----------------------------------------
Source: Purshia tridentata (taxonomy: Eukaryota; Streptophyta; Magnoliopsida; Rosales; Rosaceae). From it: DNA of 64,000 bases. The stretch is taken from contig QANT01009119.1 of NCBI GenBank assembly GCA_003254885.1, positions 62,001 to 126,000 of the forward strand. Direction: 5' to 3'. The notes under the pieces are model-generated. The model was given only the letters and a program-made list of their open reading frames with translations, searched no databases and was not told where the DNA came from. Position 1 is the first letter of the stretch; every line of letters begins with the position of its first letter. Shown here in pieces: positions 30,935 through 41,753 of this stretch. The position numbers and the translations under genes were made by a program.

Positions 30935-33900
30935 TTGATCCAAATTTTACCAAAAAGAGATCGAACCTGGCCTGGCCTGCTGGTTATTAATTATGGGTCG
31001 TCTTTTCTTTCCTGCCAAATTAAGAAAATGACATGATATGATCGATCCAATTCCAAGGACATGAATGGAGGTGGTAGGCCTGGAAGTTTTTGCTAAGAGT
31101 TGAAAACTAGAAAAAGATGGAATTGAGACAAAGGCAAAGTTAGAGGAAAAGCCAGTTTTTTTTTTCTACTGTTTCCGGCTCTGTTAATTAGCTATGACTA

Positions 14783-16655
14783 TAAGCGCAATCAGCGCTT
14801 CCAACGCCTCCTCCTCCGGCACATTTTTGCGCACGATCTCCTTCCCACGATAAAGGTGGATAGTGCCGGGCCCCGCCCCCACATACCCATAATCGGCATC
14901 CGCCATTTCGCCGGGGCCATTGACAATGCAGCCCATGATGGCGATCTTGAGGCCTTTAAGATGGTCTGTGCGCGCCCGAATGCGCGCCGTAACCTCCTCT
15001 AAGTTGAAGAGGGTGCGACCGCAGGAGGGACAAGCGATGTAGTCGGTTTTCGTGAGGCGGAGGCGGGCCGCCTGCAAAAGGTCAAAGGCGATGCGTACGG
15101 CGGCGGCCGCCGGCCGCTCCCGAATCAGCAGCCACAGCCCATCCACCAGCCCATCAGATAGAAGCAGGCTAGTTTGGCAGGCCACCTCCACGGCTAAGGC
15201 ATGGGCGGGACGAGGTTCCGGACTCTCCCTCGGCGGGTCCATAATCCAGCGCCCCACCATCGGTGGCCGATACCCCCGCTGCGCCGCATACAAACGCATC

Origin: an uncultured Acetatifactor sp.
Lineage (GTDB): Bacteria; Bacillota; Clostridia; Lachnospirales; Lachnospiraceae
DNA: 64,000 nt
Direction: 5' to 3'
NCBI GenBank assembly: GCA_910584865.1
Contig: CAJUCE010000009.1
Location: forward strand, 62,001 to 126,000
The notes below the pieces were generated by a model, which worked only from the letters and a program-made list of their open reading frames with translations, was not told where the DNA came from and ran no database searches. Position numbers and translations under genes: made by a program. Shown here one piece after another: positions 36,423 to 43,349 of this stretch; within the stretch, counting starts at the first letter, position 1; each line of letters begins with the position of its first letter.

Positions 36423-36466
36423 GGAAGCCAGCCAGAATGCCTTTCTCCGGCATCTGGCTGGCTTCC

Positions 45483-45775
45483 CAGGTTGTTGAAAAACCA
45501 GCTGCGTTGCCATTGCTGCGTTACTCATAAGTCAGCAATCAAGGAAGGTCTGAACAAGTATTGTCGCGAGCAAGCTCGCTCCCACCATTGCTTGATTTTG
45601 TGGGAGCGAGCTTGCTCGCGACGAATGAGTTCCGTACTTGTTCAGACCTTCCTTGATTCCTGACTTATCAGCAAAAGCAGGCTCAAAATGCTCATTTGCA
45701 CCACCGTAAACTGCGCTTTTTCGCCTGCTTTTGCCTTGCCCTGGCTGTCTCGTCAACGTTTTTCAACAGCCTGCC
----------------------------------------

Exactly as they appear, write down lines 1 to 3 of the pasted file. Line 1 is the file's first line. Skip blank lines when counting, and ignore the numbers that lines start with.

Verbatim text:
Source: Purshia tridentata (taxonomy: Eukaryota; Streptophyta; Magnoliopsida; Rosales; Rosaceae). From it: DNA of 64,000 bases. The stretch is taken from contig QANT01009119.1 of NCBI GenBank assembly GCA_003254885.1, positions 62,001 to 126,000 of the forward strand. Direction: 5' to 3'. The notes under the pieces are model-generated. The model was given only the letters and a program-made list of their open reading frames with translations, searched no databases and was not told where the DNA came from. Position 1 is the first letter of the stretch; every line of letters begins with the position of its first letter. Shown here in pieces: positions 30,935 through 41,753 of this stretch. The position numbers and the translations under genes were made by a program.

Positions 30935-33900
30935 TTGATCCAAATTTTACCAAAAAGAGATCGAACCTGGCCTGGCCTGCTGGTTATTAATTATGGGTCG